Saudis, al­lies launch long-awaited, high-risk as­sault on key Ye­meni port

The Washington Times Daily - - WORLD - BY CARLO MUNOZ

The Saudi-led coali­tion bat­tling Ira­nian-backed Houthi sep­a­ratists in Ye­men has launched a long-awaited, high-risk cam­paign to break the back of the in­sur­gency, with Amer­i­can mil­i­tary as­sis­tance, in a mass of­fen­sive against a key rebel strong­hold in the coun­try.

But U.S. of­fi­cials at the Pen­tagon and State De­part­ment are warn­ing Riyadh that fall­out from the oper­a­tion could deepen the suf­fer­ing in what is al­ready one of the world’s worst hu­man­i­tar­ian crises.

Saudi-led ground troops, in­clud­ing forces from Egypt, Jor­dan, United Arab Emi­rates and other Sunni-dom­i­nant Mus­lim na­tions, rolled to­ward the Ye­meni port city of Hodei­dah, which lies 140 miles of the capi­tol Sanaa, has been the main sup­ply line for in­ter­na­tional hu­man­i­tar­ian aid to the war-torn na­tion. The port is also be­lieved to be the ma­jor trans­fer point for Ira­nian weapons, ma­te­rial and equip­ment for the Houthi mili­tia since civil war broke out three years ear­lier.

Re­tak­ing the port city will give the ex­iled govern­ment’s forces and their Saudi al­lies con­trol of crit­i­cal Bab al Mandab straits, which con­trols ac­cess into and out of the south­ern Red Sea. Govern­ment troops and their Saudi coun­ter­parts also re­port­edly launched coun­terter­ror­ism of­fen­sives against Houthi strongholds near Sanaa, as part of the over­all oper­a­tion.

The sheer vol­ume of air and ground forces be­ing poured into the Hodei­dah oper­a­tion by the Saudi mil­i­tary coali­tion marks one of the largest of­fen­sives un­der­taken against the Houthi sep­a­ratists since 2015.

“The lib­er­a­tion of the port of Hodei­dah is a turn­ing point in our strug­gle to take back Ye­men from the mili­tias that hi­jacked it to carry out for­eign agen­das. The oper­a­tion to lib­er­ate the port rep­re­sents the be­gin­ning of the fall of the Houthis,” of­fi­cials from the govern­ment of ex­iled Ye­meni Pres­i­dent Ab­drab­buh Mansur Hadi said in a state­ment Wed­nes­day.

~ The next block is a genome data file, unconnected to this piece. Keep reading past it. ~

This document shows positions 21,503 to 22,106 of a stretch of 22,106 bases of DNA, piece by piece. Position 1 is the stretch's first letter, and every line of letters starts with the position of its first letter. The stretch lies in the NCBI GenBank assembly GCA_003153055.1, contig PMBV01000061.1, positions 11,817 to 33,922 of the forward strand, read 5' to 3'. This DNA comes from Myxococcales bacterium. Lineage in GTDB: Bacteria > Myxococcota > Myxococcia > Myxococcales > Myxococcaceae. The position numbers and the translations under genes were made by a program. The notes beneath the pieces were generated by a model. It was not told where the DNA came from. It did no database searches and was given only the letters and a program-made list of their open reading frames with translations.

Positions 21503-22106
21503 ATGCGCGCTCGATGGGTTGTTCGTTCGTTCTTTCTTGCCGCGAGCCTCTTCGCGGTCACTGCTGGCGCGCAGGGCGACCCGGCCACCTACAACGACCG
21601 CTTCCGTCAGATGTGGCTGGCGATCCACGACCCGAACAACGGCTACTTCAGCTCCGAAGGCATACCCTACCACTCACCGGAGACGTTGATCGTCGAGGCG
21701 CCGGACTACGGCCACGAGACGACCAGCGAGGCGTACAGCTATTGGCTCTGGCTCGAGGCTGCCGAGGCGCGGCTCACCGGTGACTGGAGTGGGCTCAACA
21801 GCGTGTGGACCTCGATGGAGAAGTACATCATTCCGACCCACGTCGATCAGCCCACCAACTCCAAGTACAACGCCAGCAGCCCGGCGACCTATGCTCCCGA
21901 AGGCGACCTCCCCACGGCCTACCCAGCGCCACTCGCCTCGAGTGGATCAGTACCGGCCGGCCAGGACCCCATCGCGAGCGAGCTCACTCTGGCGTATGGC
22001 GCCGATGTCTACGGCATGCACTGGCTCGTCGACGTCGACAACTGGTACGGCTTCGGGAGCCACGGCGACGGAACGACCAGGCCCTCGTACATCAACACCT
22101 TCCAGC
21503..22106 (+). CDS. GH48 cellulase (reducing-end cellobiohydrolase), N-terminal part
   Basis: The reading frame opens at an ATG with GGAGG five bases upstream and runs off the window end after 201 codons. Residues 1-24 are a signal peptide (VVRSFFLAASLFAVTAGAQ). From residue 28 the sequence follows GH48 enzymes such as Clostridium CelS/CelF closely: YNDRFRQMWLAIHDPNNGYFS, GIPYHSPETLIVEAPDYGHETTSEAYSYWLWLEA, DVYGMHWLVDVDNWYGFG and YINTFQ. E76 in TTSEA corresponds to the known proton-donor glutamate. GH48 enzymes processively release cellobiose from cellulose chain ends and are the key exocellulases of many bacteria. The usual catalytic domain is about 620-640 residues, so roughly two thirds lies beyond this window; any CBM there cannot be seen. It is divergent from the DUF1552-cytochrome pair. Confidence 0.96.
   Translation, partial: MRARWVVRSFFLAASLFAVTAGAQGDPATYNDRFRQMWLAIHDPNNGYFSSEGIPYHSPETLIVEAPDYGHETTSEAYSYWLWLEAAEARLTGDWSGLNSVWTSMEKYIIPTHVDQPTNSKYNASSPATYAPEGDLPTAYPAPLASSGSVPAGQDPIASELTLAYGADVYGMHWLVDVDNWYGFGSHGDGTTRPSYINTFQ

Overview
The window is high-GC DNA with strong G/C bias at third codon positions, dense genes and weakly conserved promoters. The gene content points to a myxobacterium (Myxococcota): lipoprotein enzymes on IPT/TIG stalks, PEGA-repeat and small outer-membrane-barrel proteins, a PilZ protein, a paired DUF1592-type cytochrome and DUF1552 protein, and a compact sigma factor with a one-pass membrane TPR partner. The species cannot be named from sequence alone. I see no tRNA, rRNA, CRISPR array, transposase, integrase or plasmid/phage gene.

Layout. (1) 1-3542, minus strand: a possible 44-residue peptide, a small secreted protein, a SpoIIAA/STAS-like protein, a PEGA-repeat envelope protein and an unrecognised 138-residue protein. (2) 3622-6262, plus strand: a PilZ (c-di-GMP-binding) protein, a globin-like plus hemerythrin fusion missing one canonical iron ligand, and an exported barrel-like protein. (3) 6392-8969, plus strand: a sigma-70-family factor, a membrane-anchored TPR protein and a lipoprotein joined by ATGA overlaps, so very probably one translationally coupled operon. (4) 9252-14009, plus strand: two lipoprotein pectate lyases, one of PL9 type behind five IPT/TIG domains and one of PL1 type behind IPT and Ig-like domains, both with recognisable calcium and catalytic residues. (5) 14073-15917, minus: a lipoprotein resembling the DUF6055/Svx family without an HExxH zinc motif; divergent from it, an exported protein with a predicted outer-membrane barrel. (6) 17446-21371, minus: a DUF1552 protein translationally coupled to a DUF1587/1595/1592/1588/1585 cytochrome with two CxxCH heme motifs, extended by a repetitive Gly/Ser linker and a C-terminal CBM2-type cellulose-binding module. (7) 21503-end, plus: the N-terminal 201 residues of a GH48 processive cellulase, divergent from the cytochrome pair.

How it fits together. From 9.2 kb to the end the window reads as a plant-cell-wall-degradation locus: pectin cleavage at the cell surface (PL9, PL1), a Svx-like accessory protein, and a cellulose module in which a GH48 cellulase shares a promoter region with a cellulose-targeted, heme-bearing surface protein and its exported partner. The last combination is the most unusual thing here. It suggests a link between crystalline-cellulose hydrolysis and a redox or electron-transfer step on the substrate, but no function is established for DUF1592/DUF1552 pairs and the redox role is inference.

The Hodei­dah oper­a­tion, if suc­cess­ful, will “elim­i­nate the in­flu­ence of Iran, which has long flooded Ye­men with weapons to shed Ye­meni blood,” govern­ment of­fi­cials say.

Bom­bard­ment was heavy, with one aid of­fi­cial re­port­ing 30 strikes in 30 min­utes.

“Some civil­ians are en­trapped, others forced from their homes,” Jolien Veld­wijk, the act­ing coun­try direc­tor of the aid group CARE In­ter­na­tional, told the As­so­ci­ated Press. “We thought it could not get any worse, but un­for­tu­nately we were wrong.”

Houthi rebels, with sup­port from Iran’s Is­lamic Rev­o­lu­tion­ary Guards Corps and Hezbol­lah, ousted Ali Ab­dul­lah Saleh dur­ing its armed re­volt in the coun­try. Since then, the coun­try has be­come a key proxy bat­tle­ground in the clash be­tween Riyadh and Tehran for in­flu­ence across the Mid­dle East.

Wash­ing­ton has pub­licly sought to dis­tance it­self from Saudi Ara­bia’s op­er­a­tions in Ye­men, de­spite the Trump ad­min­is­tra­tion’s ef­forts to strengthen mil­i­tary and diplo­matic ties with Riyadh.

But the Saudis’ heavy-handed strat­egy to de­feat the Houthis, punc­tu­ated by an dev­as­tat­ing ar­tillery and an aerial cam­paign that re­port­edly in­cluded clus­ter bombs, has caused con­ster­na­tion among U.S. of­fi­cials and gen­er­ated out­rage among hu­man rights groups.

“We are deal­ing with a hu­man­i­tar­ian cri­sis in Ye­men,” De­fense Sec­re­tary James Mat­tis told re­porters on Mon­day, days be­fore the Hodei­dah of­fen­sive. Of­fi­cials from hu­man rights group Amnesty In­ter­na­tional called upon Wash­ing­ton and the in­ter­na­tional com­mu­nity to en­sure the Saudi oper­a­tion would not lead to more civil­ian blood­shed.

“Dur­ing the past three years of fight­ing in Ye­men, all par­ties to the con­flict have dis­re­garded their obli­ga­tions un­der in­ter­na­tional hu­man­i­tar­ian law, con­sis­tently car­ry­ing out un­law­ful at­tacks that have killed or in­jured civil­ians,” ac­cord­ing to a state­ment from the group.

Sec­re­tary of State Mike Pom­peo said ad­min­is­tra­tion of­fi­cials have con­veyed Wash­ing­ton’s con­cerns over the of­fen­sive, and the im­pact the port’s re­cap­ture may have on fu­ture hu­man­i­tar­ian ef­forts. “We ex­pect all par­ties to honor their com­mit­ments to ... sup­port a political process to re­solve this con­flict, en­sure hu­man­i­tar­ian ac­cess to the Ye­meni peo­ple, and map a sta­ble political fu­ture for Ye­men,” he said in a state­ment.

While U.S. forces in the re­gion re­main in con­tact with their coun­ter­parts in Riyadh and Sana’a, the Pen­tagon is not ac­tively back­ing the Saudi of­fen­sive in Ye­men, Mr. Mat­tis said Mon­day. “We are not en­gaged in the Red Sea” out­side of tra­di­tional U.S.-led coun­terter­ror­ism op­er­a­tions against al Qaeda’s Ye­meni fac­tion.

But the Pen­tagon has pro­vided aerial im­agery and other in­tel­li­gence to their Saudi coun­ter­parts to as­sist in the Hodei­dah of­fen­sive, the Wall Street Jour­nal re­ported Wed­nes­day. Army Spe­cial Forces teams were also re­port­edly on the ground in Ye­men, as­sist­ing Arab forces in tar­get­ing Houthi re­doubts in the south.

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